"First, these groups had a greater ability to lobby for reparations immediately after the atrocities occurred," she says. "Second, the atrocities committed to Japanese Americans and the Jewish victims of the Holocaust are circumscribed to a shorter period of time and very well localized, unlike slavery and the slave trade that occurred through a much longer period and encompassed three continents."

READ:: Beyond Monuments: African Americans Contesting Civil War Memory

The fight over reparations was not limited to the U.S., either. Caribbean nations have sought reparations from Europe. However, it’s unclear whether or not this affected U.S.’s decision to not pay reparations to African Americans.

“It could certainly impact the United States,” Araujo says. “ [In 2013] when CARICOM made demands to several European countries to pay reparations for slavery to Caribbean countries there was an immediate impact in the news all over the world and in the United States, contributing to relaunch the debate on reparations.”

READ:: Garveyism, Black Power, and the Intellectual History of the CARICOM Reparations Case

As the common narrative goes, men, in many cases, are credited with leading the fight against social issues, but Araujo points to prominent women who made their voices heard in the fight for reparations.

“Individually, women such as Belinda Sutton in the late eighteenth century in Massachusetts and Andrea Quesada, in the late nineteenth century in Cuba, voiced demands of reparations," she mentions. "Black women also made collective demands. Callie House led a movement for reparations (pensions to former slaves) between the late nineteenth century and the early twentieth century in the United States. More recently in Brazil, Claudete Alves, a black activist and teacher from São Paulo, presented a public civil action to the Public Prosecutor’s Office against the Brazilian state requesting compensation for the damages caused to all descendants of enslaved Africans living in Brazil and residing in the city of São Paulo.”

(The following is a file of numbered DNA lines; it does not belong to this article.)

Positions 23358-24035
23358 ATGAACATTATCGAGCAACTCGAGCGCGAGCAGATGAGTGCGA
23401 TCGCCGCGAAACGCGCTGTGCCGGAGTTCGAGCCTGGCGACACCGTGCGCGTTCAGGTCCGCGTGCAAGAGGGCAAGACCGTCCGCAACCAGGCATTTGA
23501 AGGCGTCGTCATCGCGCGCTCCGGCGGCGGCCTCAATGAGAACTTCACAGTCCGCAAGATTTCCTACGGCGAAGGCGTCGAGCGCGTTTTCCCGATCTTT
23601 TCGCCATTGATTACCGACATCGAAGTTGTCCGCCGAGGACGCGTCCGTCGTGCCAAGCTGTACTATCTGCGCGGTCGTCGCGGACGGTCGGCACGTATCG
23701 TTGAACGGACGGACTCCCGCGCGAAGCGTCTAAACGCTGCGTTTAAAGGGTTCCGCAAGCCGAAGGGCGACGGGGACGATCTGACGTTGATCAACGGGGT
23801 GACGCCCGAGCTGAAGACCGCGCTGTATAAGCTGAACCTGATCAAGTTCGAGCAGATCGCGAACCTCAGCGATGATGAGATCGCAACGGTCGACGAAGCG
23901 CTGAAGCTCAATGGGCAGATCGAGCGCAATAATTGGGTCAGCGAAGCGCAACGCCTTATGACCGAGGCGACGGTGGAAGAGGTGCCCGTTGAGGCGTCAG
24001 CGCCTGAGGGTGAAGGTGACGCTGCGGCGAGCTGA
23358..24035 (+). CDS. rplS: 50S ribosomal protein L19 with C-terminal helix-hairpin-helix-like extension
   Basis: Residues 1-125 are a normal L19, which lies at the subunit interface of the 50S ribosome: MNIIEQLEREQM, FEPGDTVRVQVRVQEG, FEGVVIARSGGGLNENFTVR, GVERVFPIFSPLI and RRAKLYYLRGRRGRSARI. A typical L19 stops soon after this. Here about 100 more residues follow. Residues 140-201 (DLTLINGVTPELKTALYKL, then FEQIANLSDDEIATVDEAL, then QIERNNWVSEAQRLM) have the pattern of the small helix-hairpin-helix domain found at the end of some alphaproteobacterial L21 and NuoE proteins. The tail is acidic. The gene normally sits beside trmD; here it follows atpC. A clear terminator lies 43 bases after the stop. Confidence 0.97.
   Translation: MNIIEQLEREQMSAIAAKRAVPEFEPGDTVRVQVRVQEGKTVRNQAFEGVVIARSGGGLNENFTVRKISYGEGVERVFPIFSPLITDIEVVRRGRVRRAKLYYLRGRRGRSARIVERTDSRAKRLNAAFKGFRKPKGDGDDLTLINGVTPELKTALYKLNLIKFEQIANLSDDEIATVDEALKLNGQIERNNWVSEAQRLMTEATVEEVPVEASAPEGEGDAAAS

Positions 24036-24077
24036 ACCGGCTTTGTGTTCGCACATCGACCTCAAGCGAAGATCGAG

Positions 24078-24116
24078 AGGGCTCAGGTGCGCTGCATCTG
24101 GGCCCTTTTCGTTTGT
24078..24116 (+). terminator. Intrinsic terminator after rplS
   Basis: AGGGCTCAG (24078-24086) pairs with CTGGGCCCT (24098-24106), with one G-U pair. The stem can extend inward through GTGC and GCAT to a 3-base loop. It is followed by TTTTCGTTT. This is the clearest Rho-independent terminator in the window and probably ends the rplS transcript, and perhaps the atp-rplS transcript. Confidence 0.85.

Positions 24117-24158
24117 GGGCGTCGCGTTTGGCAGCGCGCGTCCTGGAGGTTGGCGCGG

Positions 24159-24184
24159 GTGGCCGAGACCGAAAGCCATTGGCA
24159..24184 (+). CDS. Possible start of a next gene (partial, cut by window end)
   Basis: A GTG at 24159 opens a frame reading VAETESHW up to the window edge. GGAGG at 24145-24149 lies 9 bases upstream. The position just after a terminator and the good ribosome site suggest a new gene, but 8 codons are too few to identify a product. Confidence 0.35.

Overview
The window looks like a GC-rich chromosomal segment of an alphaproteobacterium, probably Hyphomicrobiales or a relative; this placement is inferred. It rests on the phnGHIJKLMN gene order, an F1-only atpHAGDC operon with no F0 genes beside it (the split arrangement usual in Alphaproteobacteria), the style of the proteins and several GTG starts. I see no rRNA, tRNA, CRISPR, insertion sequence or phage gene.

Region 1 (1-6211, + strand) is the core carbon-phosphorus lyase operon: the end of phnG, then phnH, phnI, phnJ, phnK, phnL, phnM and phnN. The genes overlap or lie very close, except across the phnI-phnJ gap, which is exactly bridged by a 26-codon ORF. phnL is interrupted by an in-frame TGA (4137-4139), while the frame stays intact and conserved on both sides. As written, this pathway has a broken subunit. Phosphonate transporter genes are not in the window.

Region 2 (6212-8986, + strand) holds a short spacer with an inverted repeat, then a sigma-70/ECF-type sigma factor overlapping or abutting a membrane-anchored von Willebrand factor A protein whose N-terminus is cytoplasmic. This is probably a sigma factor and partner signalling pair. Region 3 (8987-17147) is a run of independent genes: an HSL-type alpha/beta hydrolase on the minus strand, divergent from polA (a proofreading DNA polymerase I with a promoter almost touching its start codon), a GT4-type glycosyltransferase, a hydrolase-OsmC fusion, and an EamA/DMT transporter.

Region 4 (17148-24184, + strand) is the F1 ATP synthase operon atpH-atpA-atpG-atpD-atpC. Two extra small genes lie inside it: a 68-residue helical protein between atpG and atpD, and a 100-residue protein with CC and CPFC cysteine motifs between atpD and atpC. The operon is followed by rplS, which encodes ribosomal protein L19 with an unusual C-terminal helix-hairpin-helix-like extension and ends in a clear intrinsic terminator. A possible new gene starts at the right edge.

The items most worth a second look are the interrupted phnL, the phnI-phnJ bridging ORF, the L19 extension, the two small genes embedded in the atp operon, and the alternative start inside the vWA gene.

Today, fearless activists Alicia Garza, Patrisse Cullors, and Opal Tometi, organizers of Black Lives Matter have also included reparations into the organization's agenda, notes Prof. Araujo.

“I truly believe that it is up to the organizations demanding reparations to identify the best forms of making these claims, because the contexts can vary a lot, depending on the period, depending of the country," she says. "Black Lives Matter became visible all over the world. They certainly know how to be visible and to occupy the public space and public sphere. We historians can only learn from them on their capacity of mobilization.”